Student Analysis of Biotechnology Videos

In their responses to Video Evaluation Questionnaires (VEQ) distributed following a lecture and video presentation on three separate topics, six Master's Degree candidates elucidated the strengths and weaknesses of each and, in so doing, highlighted potential areas of improvement. The videos were on Fluorescence Microscopy, sponsored by the National Institutes of Health, National Institute of General Medical Sciences and the Howard Hughes Medical Institute, and Pharmacogenomics and Whole Exome Sequencing both produced by the AAAS Technical Webinar series and sponsored by Illumina and Life Technologies, respectively.

Quantitative Data

The quantitative survey results revealed that students generally found the video presentations to be of visual high quality and effective in providing introductory explanations of the use of pharmacogenetic markers in clinical treatment, exome sequencing, and fluorescence microscopy. Although five out of five respondents indicated that Andro Inc.'s sponsorship of Using Pharmacogenetic Markers in Clinical Treatment influenced their opinion of the presentation, only two out of five reported that Life Technologies' sponsorship of the Exome Sequencing in Today's Lab: Sifting the Paradigm in Translational Research similarly influenced their opinion of the presentation. Consequently, it remains unclear to what degree respondents' opinions of the corporate sponsorship underlying each video presentation influenced the ratings given regarding the quality of video visuals and the value of the presentation relative to a lecture on the topic by the course teaching staff.

Concerning speaker presentations, students generally found staff lectures easy-to-understand as evidenced by the mean scores of 9.4, 8.8, and 9.83 out of 10 associated with the lectures given on pharmacogenetic markers, whole exome sequencing, and fluorescence microscopy respectively.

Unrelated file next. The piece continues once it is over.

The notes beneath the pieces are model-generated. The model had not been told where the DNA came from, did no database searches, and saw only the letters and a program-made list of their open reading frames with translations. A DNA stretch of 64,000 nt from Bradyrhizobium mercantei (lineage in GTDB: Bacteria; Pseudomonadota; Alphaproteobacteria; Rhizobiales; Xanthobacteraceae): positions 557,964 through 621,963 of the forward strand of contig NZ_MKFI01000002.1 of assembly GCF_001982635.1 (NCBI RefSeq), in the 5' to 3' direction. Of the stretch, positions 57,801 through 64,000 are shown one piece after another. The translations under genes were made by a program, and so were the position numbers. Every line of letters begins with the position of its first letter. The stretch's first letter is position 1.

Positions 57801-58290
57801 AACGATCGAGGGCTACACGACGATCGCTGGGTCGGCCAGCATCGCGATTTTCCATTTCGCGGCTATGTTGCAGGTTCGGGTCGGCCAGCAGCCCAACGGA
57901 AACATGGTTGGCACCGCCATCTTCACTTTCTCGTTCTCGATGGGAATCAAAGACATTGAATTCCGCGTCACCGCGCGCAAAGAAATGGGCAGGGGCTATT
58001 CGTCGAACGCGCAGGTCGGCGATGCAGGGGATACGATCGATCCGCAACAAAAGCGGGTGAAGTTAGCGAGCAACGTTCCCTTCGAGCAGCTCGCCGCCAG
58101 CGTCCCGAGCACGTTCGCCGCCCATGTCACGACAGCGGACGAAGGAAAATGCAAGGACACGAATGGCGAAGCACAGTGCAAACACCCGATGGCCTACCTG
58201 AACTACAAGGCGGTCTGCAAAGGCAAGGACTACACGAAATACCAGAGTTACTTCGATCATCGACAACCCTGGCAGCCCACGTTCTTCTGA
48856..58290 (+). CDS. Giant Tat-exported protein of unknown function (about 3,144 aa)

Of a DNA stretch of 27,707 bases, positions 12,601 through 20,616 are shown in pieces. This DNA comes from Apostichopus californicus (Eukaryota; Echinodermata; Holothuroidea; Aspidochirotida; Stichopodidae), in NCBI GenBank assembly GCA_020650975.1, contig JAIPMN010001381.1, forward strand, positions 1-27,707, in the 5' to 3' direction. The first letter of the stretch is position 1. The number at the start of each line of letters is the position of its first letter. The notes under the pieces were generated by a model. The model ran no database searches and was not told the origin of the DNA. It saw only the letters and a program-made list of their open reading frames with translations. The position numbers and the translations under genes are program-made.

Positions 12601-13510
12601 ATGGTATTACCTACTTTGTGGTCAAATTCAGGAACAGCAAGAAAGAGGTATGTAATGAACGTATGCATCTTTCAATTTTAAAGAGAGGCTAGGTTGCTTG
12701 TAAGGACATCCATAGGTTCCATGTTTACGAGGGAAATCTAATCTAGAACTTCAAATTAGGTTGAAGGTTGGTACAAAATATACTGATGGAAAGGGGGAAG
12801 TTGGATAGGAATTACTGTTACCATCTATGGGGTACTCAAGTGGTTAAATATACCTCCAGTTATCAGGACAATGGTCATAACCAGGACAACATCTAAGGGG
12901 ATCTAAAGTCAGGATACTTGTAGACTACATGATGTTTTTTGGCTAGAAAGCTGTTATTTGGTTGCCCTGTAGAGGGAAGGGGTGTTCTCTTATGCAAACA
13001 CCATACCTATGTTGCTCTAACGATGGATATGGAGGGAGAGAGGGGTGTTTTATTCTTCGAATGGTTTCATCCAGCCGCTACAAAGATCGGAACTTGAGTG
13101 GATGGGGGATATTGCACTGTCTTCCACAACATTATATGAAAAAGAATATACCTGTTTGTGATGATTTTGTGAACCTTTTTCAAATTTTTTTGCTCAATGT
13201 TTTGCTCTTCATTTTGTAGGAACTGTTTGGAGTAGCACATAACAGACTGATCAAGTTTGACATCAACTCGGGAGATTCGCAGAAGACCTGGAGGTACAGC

Qualitative Insights

In the Video Evaluation Questionnaire for Exome Sequencing in Today's Lab: Shifting the Paradigm in Translational and Clinical Research, question three asked, "What would improve the speaker's presentations?" Respondents suggested that lecturers: a.) begin with a basic overview of or introduction to the topic for those students completely unfamiliar with exome sequencing; b.) conduct the actual experiments, showcase the equipment, or demonstrate the principles being discussed; and c.) thoroughly explain the methods used to perform exome sequencing.

Conversely, in response to question five of the Video Evaluation Questionnaire for Introduction to Fluorescence Microscopy, ("Was this video useful to you in practice? That is, when you went to the microscope, did the information guide you in performing the microscopy?"), all respondents agreed that the video was useful to them in practice. Two students specifically stated that the video was like a "beginner's video" in that it provided a good introduction to fluorescence microscopy. Only one respondent offered any critique at all, writing that guidance during the microscopy would solidify what was learned in the video. Respondent responses to question 7 of the same VEQ ("Was this video useful to you in practice? That is, when you went to the microscope, did the information guide you in performing the microscopy?") echoed similar sentiments, namely that the video "was a tremendous help in understanding the basics of fluorescence microscopy" and, as such, should be viewed before lab sessions and staff lectures.

In summary, our analysis of student responses to the Video Evaluation Questionnaires has illustrated the complementary relationship that exists between video presentations and staff lectures. Whereas video presentations feature high quality visuals and communicate key information essential to a basic understanding of a given topic, staff lecturers often assume that students possess at least a rudimentary knowledge of said topic and, as a result, delve into greater detail than students may be equipped to understand. Furthermore, staff lecturers may physically demonstrate a new procedure, provide alternate explanations for a particularly difficult concept, and answer questions as video presentations as a form of media cannot. Consequently, video presentations should precede staff lectures and lab sessions in order to provide students with a solid, progressively more comprehensive understanding of new phenomena and procedures.